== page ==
Of all 129 eligible patients, 75 (58.1%) had MGMT status available (median age, 48 years; age range, 20-76 years; 42 [56.0%] male) (Figure 1). Most of the patient pretreatment characteristics were comparable between patients with and without MGMT status (eTable 1 and eTable 2 in the Supplement). Because of limited biopsy tissue, it is understandable that most patients with MGMT status underwent partial or total resection (eTable 1 and eTable 2 in the Supplement). As expected, most unmethylated patients (13 [72.2%]) had astrocytoma as opposed to oligodendroglioma or mixed tumors, whereas 23 methylated patients (40.4%) had astrocytoma (eTable 1 in the Supplement). Of the 75 patients, 57 (76.0%) were MGMT methylated and 18 (24.0%) were unmethylated (Figure 1). No patients were lost to follow-up. On univariate analyses, an unmethylated MGMT promoter was significantly associated with worse OS (hazard ratio [HR], 3.52; 95% CI, 1.64-7.56; P < .001) and PFS (HR, 3.06; 95% CI, 1.55-6.04; P < .001) (Figure 2). The median OS and PFS times were not reached for the methylated group but were 3.0 years for OS (95% CI, 2.3 to not reached) and 2.0 years (95% CI, 0.9-4.9 years) for PFS for the unmethylated group (Figure 2). On multivariable analyses, without including IDH1/2 mutation status, statistical significances were maintained, with an HR of 2.89 (95% CI, 1.31-6.38; P = .009) for OS and an HR of 2.97 (95% CI, 1.48-5.96; P = .002) for PFS (Table). Because of the association between MGMT promoter methylation and IDH1/2 mutation status, multimarker multivariable analyses were also performed (Table), and statistical significances for the effects of MGMT promoter methylation were maintained for both OS (HR, 2.70; 95% CI, 1.02-7.14; P = .045) and PFS (HR, 2.74; 95% CI 1.19-6.33; P = .02).

Discussion

Although the results from the primary analyses of NRG Oncology/RTOG 0424 demonstrated a benefit with the addition of temozolomide to radiotherapy compared with the historical control, there are multiple limitations to consider. The molecular landscape of the patients in this study and in the historical control data was unknown. Consequently, the current study regarding MGMT methylation status is critical because the trial could potentially be unrepresentative of the whole patient population with respect to MGMT methylation or the newly defined WHO molecular subgroups.15

Of importance, the current study on a subset of patients found that most patients were MGMT methylated. For the first time to our knowledge, this study showed in prospectively collected grade II tumors treated with radiotherapy plus temozolomide that MGMT promoter methylation was significantly associated with PFS and OS, in consideration of other important clinical variables and IDH1/2 mutations. The results are critical, demonstrating that MGMT methylation may be a prognostic biomarker and may represent a class of patients who have better prognoses.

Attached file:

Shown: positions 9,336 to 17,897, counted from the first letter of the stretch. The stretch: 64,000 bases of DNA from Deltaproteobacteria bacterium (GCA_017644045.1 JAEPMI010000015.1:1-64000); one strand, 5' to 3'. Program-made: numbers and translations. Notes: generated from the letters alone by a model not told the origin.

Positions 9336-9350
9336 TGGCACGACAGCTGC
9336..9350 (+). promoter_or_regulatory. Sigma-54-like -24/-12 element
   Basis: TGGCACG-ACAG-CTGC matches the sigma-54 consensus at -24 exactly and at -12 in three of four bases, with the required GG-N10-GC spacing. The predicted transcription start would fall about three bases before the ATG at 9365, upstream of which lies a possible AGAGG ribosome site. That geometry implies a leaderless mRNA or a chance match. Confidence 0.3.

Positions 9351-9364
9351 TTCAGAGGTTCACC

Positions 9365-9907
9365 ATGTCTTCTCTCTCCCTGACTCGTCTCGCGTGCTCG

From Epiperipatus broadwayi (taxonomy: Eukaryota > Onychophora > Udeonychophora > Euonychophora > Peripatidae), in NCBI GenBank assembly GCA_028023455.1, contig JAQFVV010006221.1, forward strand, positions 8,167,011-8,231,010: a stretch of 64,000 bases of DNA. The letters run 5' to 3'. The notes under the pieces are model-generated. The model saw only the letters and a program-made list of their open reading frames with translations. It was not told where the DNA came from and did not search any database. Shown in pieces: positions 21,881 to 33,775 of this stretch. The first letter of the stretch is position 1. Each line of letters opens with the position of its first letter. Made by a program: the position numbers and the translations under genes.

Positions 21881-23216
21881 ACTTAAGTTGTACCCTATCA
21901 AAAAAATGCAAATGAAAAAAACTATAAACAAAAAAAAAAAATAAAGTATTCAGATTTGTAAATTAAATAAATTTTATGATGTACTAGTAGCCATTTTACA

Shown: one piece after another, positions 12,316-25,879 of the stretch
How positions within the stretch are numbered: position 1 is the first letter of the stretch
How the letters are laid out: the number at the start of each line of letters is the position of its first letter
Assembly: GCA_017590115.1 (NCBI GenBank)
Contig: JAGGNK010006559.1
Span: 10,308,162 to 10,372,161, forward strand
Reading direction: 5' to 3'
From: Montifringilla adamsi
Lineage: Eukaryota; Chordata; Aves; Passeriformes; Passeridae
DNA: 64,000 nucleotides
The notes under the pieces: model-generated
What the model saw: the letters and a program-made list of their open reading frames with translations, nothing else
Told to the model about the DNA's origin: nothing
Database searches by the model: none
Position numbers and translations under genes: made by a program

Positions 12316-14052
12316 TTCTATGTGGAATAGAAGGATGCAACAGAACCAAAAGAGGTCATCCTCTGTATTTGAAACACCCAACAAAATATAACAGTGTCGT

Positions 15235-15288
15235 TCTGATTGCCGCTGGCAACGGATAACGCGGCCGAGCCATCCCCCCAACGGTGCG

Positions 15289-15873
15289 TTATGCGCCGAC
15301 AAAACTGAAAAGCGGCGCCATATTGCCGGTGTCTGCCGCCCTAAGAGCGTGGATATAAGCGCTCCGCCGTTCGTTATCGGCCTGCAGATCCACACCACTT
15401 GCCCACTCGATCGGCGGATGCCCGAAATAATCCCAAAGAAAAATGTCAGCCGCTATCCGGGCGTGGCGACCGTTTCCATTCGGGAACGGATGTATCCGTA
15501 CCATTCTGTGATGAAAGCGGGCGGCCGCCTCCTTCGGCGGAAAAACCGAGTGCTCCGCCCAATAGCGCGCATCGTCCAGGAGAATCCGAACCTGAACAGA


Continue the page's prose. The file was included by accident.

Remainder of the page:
Limitations

Because of the limitations of the small sample size of the entire study and specifically the IDH nonmutant population, it will be important to delineate in the future whether MGMT promoter methylation adds prognostic value only to the IDH nonmutant subgroup (eFigure 1 and eFigure 2 in the Supplement). Another limitation of this study is that molecular data were not available from historical controls. Therefore, we could not fully determine from the current data which molecular subtypes of LGGs benefit from the addition of temozolomide to radiotherapy. Thus, it is imperative that future clinical trials include molecular markers as stratification or eligibility criteria. Future analyses will include examining the prognostic significance of MGMT methylation with other known prognostic markers, such as the newly defined WHO subgroups (including 1p/19q codeletion status) with long-term follow-up data.

Conclusions

This study demonstrated that MGMT methylation may be an independent prognostic biomarker of high-risk LGGs treated with temozolomide and radiotherapy in NRG Oncology/RTOG 0424. Which LGG molecular subtypes receive benefit from the addition of temozolomide to radiotherapy remains elusive. Of note, this is the first study, to our knowledge, to validate the prognostic importance of MGMT promoter methylation in patients with LGGs treated with temozolomide and radiotherapy by using multivariable analyses with prospectively collected clinical data.

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Article Information

Accepted for Publication: March 20, 2018.

Corresponding Author: Arnab Chakravarti, MD, The Ohio State University, 460 W 10th Ave, Room D252F, Columbus, OH 43210 (chakravarti.7@osu.edu).

Published Online: June 28, 2018. doi:10.1001/jamaoncol.2018.1977

Author Contributions: Dr Chakravarti had full access to all the data in the study and takes responsibility for the integrity of the data and the accuracy of the data analysis.

Concept and design: Bell, Zhang, Fisher, Fleming, Aldape, Mehta, Chakravarti.

Acquisition, analysis, or interpretation of data: Bell, Zhang, Macdonald, McElroy, Lesser, Fleming, Chakraborty, Liu, Becker, Fabian, Aldape, Ashby, Werner-Wasik, Walker, Bahary, Kwok, Yu, Laack, Schultz, Gray, Robins, Chakravarti.